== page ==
Some artists train to use a specific vocabulary of contemporary art and subsequently leave every other language behind. Assaf Gruber has it both ways, selecting moments of Hollywood blockbusters to articulate his evasive definition of sculpture, while also integrating conceptual strategies, often within the same piece.
In Every Corner of the Soul, his first solo exhibition at Galerie Michael Janssen and the inaugural show in the gallery’s new Berlin space, Gruber presents over a dozen sculptural arrangements, many including his precise use of short, looped video clips. Each piece holds a performative tension, whether in the act of physical balancing or in suggesting a prior, present, or future action. Visible from the street through the gallery’s wide storefront facade, rice spills out onto the windowsill, down to the floor from a drilled maraca dangling from the ceiling (Homealone, 2006). A Robert Morris-esque white column stands tilted on a knife, its top balancing a cutting board with a small pile of IKB (International Klein Blue) pigment – ironically and, perhaps, problematically titled, All About Mom (2013).
In these and several other works, Gruber employs humour that’s often laden with double and triple references. Two bright orange, egg-shaped bowling balls (First Kiss, 2013) lie on the floor, begging to be lifted and referencing Gruber’s prior bowling-related works (one of which, Rails to Bliss , lies in the back room). And in Xenophobia (2013), an old medicine cabinet hangs on the wall, its glass doors cinematically ajar, revealing an LCD screen in place of the central mirror panel. A parrot stares out while slowly lifting one claw and wing to balance. The video loop is jarringly short, and freezes briefly between plays, showing the seams of its own clipped status. Like an ironic twist on Rosalind Krauss’s seminal Video: The Aesthetics of Narcissism (1976) in which we are denied the image of the artist brushing his teeth, here, video-as-mirror is re-worked as mirror-as-video.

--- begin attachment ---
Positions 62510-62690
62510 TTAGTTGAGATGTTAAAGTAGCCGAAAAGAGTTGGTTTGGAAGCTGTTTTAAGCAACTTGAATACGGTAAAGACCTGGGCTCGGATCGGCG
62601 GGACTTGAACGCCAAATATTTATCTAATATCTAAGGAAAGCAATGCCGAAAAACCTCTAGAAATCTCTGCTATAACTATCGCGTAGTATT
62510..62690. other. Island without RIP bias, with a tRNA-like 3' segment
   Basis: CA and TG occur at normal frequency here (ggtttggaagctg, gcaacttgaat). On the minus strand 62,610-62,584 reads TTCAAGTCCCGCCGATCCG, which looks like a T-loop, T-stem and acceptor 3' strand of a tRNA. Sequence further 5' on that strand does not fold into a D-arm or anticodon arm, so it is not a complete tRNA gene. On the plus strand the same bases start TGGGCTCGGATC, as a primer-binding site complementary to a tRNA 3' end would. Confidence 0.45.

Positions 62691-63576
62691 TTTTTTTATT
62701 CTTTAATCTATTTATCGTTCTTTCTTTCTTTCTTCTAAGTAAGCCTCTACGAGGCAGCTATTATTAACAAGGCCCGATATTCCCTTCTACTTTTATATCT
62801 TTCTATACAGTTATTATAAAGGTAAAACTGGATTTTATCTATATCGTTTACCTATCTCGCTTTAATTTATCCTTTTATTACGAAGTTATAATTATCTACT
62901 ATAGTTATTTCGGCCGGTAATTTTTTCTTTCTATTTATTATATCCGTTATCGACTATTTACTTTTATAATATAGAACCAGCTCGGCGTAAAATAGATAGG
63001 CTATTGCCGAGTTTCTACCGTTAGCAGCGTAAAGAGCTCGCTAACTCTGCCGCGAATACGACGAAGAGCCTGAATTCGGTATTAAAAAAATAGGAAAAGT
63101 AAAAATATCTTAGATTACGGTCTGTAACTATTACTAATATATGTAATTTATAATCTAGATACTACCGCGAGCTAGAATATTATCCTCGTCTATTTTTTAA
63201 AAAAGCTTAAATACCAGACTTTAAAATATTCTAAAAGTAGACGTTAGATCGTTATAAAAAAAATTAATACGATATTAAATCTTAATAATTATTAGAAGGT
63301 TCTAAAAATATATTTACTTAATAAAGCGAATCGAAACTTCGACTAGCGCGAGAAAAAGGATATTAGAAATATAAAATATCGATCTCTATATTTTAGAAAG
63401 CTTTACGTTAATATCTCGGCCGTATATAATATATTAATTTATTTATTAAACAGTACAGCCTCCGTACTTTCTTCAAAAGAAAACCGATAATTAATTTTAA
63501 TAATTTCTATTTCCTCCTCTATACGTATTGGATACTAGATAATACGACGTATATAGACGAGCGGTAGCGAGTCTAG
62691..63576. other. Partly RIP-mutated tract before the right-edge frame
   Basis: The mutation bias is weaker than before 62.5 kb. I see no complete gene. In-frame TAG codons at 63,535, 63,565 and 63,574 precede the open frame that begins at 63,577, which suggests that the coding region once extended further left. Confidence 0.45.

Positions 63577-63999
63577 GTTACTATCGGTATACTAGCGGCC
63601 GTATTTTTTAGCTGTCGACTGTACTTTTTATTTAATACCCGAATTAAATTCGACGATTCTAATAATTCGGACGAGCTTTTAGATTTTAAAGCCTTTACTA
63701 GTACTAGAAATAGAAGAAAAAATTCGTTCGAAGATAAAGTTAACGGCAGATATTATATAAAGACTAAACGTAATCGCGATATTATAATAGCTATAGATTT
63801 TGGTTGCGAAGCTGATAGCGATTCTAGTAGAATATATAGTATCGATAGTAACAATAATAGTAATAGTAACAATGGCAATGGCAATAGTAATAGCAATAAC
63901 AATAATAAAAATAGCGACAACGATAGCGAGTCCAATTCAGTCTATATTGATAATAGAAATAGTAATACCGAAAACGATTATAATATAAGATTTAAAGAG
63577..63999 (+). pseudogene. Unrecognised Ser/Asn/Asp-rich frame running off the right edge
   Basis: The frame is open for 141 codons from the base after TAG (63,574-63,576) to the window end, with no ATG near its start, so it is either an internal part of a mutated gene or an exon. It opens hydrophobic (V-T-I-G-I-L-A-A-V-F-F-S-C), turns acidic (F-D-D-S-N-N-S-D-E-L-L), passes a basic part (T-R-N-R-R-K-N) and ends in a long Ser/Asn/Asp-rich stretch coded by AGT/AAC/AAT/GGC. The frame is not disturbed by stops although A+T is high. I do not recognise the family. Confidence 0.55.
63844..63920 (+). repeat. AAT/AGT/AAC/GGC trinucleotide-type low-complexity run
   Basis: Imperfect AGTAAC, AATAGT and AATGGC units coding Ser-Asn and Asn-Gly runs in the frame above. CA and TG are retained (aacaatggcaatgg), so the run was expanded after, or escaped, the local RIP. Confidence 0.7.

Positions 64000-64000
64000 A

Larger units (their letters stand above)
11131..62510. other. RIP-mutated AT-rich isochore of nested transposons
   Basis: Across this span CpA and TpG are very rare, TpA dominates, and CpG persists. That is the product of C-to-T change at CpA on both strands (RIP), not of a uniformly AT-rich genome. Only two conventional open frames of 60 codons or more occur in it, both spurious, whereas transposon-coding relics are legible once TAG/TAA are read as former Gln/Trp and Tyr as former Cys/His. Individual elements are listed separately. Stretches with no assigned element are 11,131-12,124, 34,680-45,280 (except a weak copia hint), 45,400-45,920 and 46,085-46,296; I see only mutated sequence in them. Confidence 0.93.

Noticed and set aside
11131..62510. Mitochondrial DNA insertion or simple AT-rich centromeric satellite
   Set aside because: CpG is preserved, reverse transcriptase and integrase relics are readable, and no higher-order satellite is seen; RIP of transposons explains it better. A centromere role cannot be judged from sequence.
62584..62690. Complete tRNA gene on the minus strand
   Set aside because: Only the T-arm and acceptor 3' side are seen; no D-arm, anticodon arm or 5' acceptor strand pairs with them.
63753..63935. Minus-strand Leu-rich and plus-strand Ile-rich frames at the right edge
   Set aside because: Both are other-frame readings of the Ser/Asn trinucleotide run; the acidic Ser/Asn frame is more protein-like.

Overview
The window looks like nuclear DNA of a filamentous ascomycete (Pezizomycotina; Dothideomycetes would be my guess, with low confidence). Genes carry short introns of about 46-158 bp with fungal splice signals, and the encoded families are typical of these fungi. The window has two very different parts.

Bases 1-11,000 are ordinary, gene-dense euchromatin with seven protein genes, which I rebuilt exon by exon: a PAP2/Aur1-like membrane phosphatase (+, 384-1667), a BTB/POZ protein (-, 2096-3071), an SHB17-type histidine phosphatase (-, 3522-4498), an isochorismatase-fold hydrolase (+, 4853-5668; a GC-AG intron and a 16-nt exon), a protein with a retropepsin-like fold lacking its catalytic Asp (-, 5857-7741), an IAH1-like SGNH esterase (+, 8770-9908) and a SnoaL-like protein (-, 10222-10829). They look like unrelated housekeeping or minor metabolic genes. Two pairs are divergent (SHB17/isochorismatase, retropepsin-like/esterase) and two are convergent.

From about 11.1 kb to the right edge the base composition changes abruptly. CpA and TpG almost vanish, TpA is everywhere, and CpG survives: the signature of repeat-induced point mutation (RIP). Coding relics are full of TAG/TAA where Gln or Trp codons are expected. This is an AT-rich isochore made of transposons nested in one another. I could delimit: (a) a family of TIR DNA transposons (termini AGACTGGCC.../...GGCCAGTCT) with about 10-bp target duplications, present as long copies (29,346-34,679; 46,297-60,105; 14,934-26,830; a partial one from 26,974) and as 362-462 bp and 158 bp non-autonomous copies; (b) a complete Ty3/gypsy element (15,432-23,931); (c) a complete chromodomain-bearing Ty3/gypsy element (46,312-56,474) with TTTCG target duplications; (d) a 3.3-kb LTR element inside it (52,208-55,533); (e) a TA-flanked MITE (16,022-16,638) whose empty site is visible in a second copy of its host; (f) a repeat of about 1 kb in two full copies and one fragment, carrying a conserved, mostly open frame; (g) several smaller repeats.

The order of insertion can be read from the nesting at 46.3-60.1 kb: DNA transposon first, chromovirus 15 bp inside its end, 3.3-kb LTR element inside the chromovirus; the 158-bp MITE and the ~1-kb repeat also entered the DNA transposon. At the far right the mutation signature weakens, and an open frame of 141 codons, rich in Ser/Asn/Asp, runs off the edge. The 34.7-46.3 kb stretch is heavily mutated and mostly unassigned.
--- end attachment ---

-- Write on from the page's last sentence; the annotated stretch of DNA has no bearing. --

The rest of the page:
Most of the appropriated video in the show comes from Gruber’s Study in Sculpture series (2004–present), in which he selects clips he believes reference sculpture from the many Hollywood blockbusters he watched while growing up in Jerusalem. For Evasive Action (2013), the artist placed a 1992 Sony home cinema monitor on its side, and flipped a looping clip from Frank Perry’s The Swimmer (1968) upside down so that Burt Lancaster appears to be climbing upwards against gravity. Study in Sculpture No. 39 (2013) features a short looping clip from True Romance (1993) in which Lee (Saul Rubinek) asks: ‘would you like a little coffee with your sugar?’ to which Clarence (Christian Slater) answers ‘Lee, I’m not satisfied until the spoon stands straight up.’ Gruber turns these clips into an evolving, moving target definition of sculpture, an exercise in using his own archive of experiences and references to read art (in a reversal of the more frequent tendency to use art discourse to read life and popular culture). But more than that, Gruber begins to bring us into his methodology, training us to read his work.
The best example of this is one of the central pieces of the show, which shares the title of the exhibition, Every Corner of the Soul (2013), taken from Michel Foucault’s 1983 lecture at UC Berkeley, The Culture of the Self. The work comprises a very short looped audio clip from Foucault’s speech played on a speaker and a looped video of the artist’s foot projected onto the wall from a projector standing on its side in the middle of the gallery floor. The projection intersects with a painted chalkboard, a bag and towel (as though Gruber has just returned from the gym). Foucault’s voice is softer than the sound of the artist’s foot gently sticking down onto the cement floor and unsticking to bounce back up again, in and out of focus on the projection. Perhaps the training that artists complete is the unseen action of the art world, but Assaf Gruber makes it one of his primary materials.